Purdue University, USA
Multi-scale modeling and simulation of microstructure formation and evolution during powder compaction
Powder compaction plays a relevant role in many pharmaceutical, energetic material, food, ceramic and metallurgical manufacturing processes, so much so that microstructure evolution during consolidation has direct impact on the end-product properties and performance. This process involves a variety of coupled physical mechanisms at the particle-scale (e.g., elasto-plastic deformations, adhesion, bonding, friction, and fracture) that govern the properties and performance of the final product (e.g., tablet hardness, swelling and disintegration for pharmaceutical powders pressed into solid tablets for oral administration; and formation and growth of hot spots under impact conditions for energetic composite materials). Therefore, it is of paramount importance to fundamentally understand these coupled mechanisms in order to optimize manufacturing processes and to improve product design.
Predictive multi-scale modeling and simulation of microstructure formation and evolution during compaction of granular solids requires research efforts in three main fronts. First, the development of predictive constitutive models of inter-particle interactions that account for high levels of confinement and a variety of physical mechanisms. Second, the development of concurrent multi-scale strategies that combine a detailed description of the granular scale with the computational efficiency typical of continuum-level models. Third, the experimental characterization of particle’s mechano-chemical properties required in the model. In this talk, I will present progress in these three fronts, including: (i) nonlocal contact formulations that overcome the typical, but unrealistic, assumption that contacts are independent regardless the confinement of the granular system, (ii) a particle mechanics approach which concurrently solves for contact forces at the granular scale, for nonlocal deformations at the mesoscale, and for static equilibrium at the macroscale, (iii) characterization techniques that utilize modeling and experimental methodologies in lockstep coordination with each other at the particle scale.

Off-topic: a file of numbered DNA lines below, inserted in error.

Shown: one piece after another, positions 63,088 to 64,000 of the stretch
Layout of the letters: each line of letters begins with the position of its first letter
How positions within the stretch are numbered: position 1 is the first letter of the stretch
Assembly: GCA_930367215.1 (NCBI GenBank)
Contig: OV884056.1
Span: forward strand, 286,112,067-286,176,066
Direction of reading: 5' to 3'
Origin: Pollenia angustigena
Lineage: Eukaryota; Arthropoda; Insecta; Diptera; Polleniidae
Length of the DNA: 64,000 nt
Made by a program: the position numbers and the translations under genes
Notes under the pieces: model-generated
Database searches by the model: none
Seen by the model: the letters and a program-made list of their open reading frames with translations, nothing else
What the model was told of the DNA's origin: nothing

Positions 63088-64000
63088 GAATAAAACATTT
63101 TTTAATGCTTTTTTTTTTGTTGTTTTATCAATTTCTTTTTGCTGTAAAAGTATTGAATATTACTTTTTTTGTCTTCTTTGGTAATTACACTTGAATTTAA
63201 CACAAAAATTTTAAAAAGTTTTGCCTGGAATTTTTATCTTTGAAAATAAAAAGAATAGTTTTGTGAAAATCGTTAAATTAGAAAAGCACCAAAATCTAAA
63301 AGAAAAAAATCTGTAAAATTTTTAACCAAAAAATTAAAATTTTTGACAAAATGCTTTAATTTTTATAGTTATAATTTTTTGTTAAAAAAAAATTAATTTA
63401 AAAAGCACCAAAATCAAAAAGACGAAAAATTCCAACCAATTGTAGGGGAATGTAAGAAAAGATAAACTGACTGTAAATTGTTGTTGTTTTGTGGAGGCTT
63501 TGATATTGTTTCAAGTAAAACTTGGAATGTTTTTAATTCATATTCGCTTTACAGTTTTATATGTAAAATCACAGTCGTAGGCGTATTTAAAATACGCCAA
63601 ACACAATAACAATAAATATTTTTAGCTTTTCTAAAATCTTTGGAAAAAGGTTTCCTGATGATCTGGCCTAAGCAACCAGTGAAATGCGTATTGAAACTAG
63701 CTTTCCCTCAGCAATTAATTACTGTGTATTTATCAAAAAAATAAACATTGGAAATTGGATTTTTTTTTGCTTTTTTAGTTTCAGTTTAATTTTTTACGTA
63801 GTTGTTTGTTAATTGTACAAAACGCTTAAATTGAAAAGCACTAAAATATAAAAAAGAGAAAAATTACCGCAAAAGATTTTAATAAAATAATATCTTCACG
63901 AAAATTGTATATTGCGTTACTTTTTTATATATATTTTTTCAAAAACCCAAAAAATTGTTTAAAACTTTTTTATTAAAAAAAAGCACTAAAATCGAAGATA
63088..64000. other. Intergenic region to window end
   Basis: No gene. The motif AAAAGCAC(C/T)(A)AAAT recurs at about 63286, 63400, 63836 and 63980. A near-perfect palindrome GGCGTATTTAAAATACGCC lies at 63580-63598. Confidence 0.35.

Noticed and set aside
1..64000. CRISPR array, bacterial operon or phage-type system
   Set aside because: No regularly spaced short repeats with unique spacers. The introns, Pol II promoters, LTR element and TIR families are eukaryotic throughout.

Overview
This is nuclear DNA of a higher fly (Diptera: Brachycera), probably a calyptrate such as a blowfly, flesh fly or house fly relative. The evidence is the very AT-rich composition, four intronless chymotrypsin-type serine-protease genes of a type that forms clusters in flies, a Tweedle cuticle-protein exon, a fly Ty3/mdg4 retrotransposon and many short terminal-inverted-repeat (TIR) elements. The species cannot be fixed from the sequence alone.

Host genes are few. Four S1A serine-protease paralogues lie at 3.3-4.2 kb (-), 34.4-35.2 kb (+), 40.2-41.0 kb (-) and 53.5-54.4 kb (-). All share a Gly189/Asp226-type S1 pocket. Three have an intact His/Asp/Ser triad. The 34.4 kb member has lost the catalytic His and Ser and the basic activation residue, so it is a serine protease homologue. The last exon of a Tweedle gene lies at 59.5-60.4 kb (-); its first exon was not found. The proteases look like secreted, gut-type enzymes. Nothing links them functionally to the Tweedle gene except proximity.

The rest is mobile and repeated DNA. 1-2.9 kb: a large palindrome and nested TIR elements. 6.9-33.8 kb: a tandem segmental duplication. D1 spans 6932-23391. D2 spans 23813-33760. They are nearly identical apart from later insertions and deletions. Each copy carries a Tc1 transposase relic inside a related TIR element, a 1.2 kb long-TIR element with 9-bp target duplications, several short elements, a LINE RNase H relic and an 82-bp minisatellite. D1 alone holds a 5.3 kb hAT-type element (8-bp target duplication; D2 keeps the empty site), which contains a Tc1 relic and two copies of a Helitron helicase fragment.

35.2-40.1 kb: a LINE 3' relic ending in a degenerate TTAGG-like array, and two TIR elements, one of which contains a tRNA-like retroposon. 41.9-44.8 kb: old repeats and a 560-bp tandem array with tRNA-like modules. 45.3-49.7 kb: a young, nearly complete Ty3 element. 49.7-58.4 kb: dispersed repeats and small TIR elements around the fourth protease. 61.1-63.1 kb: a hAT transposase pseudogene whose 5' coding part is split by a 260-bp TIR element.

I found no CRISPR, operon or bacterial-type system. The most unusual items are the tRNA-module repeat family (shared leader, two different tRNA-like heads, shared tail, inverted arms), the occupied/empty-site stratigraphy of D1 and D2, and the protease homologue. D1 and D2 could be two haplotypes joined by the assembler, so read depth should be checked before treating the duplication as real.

Dr. Marcial Gonzalez is an Assistant Professor in the School of Mechanical Engineering at Purdue University since 2014, and he is a co-Director of the Particle, Powder, and Compact Characterization Laboratory. He was a Research Associate at Rutgers University with an affiliation with the Mechanical and Aerospace Engineering Department and with the NSF Engineering Research Center for Structured Organic Particulate Systems. He received his Ph.D. in Aeronautics, with a minor in Materials Science, from the California Institute of Technology in 2010. He is a Mechanical Engineer from the University of Buenos Aires, Argentina, and received a MS in Aeronautics from Caltech.
His current research focuses on predictive, multi-scale modeling and simulation of microstructure evolution in confined granular systems, with an emphasis in manufacturing processes and the relationship between product fabrication and performance. Application areas of interest include: consolidation and compaction of powders, and performance of pharmaceutical solid products (e.g., tensile strength, stiffness, swelling and disintegration) and energetic materials (e.g., deformation and heat generation under impact conditions, and formation and growth of hot spots). These studies are achieved by a combined experimental and multi-scale modeling effort that systematically uses a micro-compression testing machine (for making measurements at the particle scale), an instrumented compaction simulator (for characterizing the compaction process) and a supercomputer cluster (ranked the nation’s fastest university-owned supercomputer in 2013).